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The story of punk rock singer Laura Jane Grace of Against Me! who came out as a woman in 2012, and other members of the trans community whose experiences are woefully underrepresented and misunderstood in the media.
Documentary shorts conceived of and directed by famous actors. Jeff Garlin, Katie Holmes, Alia Shawkat, Judy Greer, and James Purefoy
Park Bench is a new kind of "talking show" straight from the mind of born and bred New Yorker and host, Steve Buscemi.
Digital influencer Justine Ezarik (iJustine) is back. After covering the world of wearable tech last season, iJustine is expanding her coverage this year by profiling the hottest tech trends across the country.
Enter the graceful but competitive world of ballet through the eyes of executive producer, Sarah Jessica Parker. This behind-the-scenes docudrama reveals what it takes to perform on the ultimate stage, the New York City Ballet. Catch NYCB on stage at Lincoln Center.
Nicole Richie brings her unfiltered sense of humor and unique perspective to life in a new series based on her irreverent twitter feed. The show follows the outspoken celebrity as she shares her perspective on style, parenting, relationships and her journey to adulthood.
Explore what it means to be human as we rush head first into the future through the eyes, creativity, and mind of Tiffany Shlain, acclaimed filmmaker and speaker, founder of The Webby Awards, mother, constant pusher of boundaries and one of Newsweek’s “women shaping the 21st Century.”
Gwyneth Paltrow and Tracy Anderson spend time with women who've overcome hardship, injury, and setbacks to triumph in the face of adversity.
Hank Azaria’s touching, humorous, and often enlightening journey from a man who is not even sure he wants to have kids, to a father going through the joys, trials and tribulations of being a dad.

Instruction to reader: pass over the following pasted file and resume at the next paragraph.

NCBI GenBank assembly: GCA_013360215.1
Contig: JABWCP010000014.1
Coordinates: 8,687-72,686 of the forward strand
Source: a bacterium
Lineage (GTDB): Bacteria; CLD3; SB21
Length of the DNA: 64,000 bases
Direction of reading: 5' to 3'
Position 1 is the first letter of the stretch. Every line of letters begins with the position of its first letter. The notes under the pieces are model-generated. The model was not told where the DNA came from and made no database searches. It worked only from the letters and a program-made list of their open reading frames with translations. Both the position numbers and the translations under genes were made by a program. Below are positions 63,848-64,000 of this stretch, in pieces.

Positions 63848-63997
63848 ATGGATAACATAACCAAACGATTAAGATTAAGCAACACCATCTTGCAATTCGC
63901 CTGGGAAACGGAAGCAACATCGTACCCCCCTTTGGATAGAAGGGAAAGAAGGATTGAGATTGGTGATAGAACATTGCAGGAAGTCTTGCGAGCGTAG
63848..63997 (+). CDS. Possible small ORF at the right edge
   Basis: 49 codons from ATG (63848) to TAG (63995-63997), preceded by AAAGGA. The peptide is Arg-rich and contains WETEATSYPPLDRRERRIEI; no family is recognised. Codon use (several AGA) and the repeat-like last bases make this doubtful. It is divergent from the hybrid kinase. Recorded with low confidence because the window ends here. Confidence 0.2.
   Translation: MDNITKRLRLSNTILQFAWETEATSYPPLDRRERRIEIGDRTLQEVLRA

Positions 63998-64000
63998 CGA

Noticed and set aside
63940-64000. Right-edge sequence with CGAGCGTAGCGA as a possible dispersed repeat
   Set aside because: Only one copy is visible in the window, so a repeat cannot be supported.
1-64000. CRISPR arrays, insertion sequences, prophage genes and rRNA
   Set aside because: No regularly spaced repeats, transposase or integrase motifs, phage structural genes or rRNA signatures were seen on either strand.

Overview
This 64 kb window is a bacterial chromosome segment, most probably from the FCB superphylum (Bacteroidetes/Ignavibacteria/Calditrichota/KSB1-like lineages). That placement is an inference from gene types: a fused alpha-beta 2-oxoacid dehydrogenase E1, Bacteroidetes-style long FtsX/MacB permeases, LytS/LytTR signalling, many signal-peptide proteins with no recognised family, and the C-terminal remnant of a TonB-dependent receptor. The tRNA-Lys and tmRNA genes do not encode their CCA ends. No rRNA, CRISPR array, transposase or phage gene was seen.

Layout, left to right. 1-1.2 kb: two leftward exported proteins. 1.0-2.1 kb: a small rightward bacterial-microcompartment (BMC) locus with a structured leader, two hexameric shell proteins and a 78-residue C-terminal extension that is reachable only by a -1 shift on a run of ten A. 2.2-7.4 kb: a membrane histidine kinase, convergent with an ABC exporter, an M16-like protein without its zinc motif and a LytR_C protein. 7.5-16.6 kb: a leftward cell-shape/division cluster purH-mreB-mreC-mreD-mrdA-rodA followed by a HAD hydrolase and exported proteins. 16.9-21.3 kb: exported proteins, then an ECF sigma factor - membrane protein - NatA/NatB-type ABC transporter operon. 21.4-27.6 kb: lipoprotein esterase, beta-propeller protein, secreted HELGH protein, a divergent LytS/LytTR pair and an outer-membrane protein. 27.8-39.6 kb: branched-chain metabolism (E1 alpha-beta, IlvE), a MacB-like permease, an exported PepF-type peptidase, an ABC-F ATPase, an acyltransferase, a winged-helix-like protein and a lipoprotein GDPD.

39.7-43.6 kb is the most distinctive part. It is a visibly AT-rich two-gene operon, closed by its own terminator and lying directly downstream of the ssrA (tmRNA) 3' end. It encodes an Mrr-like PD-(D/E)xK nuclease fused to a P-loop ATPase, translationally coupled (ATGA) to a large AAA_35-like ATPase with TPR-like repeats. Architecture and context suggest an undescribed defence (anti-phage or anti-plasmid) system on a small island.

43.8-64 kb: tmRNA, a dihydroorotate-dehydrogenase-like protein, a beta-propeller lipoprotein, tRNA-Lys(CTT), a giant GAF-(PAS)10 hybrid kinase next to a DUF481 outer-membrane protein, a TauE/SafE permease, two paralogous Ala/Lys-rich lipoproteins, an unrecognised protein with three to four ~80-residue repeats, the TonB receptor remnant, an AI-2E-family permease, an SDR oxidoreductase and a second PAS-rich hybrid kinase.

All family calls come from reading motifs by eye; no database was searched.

ACTING DISRUPTIVE takes viewers inside the businesses and passion projects of Hollywood’s top celebrities.
Follow Scott Schuman, the Sartorialist, from the streets of NYC to the capitals of Europe on his quest to photograph and document the best in culture and fashion.
Go behind-the-scenes with racing's hottest, young talent, 17-year-old Dylan Kwasniewski, as he aspires to make it in the #1 motorsport in America – NASCAR
NOW PLAYING:262 Views07/25/2014What A $1 Billion Twitch Acquisition Could Mean For YouTube
According to Venturebeat, Google has signed a deal to acquire video-game-streaming-service Twitch for an estimated $1 billion.
YouTube is about to seriously beef up its video game content offerings. Google has reportedly signed a deal to acquire video-game-streaming-service Twitch for an estimated $1 billion. (Via Getty Images, Twitch) Venturebeat has the sources familiar with the matter, who say the exact terms of the deal are still unclear, but investors are "getting significant returns that are multiple times the amount they originally invested." Alright, alright, Google's about to drop a reported $1 billion dollars on a streaming service? Why? Well for one, as of January this year, Twitch had one million monthly active users — a number that continues to grow. I'm no video-streaming service, but I can bet YouTube would like to add those active users to its own collection. Twitch also has streaming integration with Xbox One and Playstation 4, so users can easily broadcast their gameplay on Twitch. The company said "less than two months after the console launched, 20% of Twitch broadcasters were PS4 owners." ( Getty Images , Getty Images ) But here's the real kicker: before Twitch had even launched integration with the Xbox or Playstation, comScore ranked Twitch as the number one video site in its gaming category. "Twitch has both the largest audience and the most-engaged users among all sites catering to the video game audience." (Via Business Wire ) And a writer for Gizmodo says Twitch was pretty much the only true competition for YouTube. If Google owns both services, it'll all but give the company control of the streaming-service market. In terms of engagement and activity, it's clear YouTube could benefit from a Twitch acquisition. But what about video game streaming in general, what's the appeal? Mashable has an answer. "When asked about the appeal of watching other people play video games, the easiest comparison to make is sports. How many millions of viewers tune into Monday Night Football, Nascar or Formula 1?" And Twitch says more than 50 million people tune in every month to watch these video game broadcasts. Inarguably, then, there's a sizable market for the service. It's unclear at this point whether YouTube and Twitch will become one service, or if Twitch will continue to exist on its own — what is clear is YouTube and Google both stand to gain engagement, activity, and revenue from such an acquisition. Cue the pre-roll ads.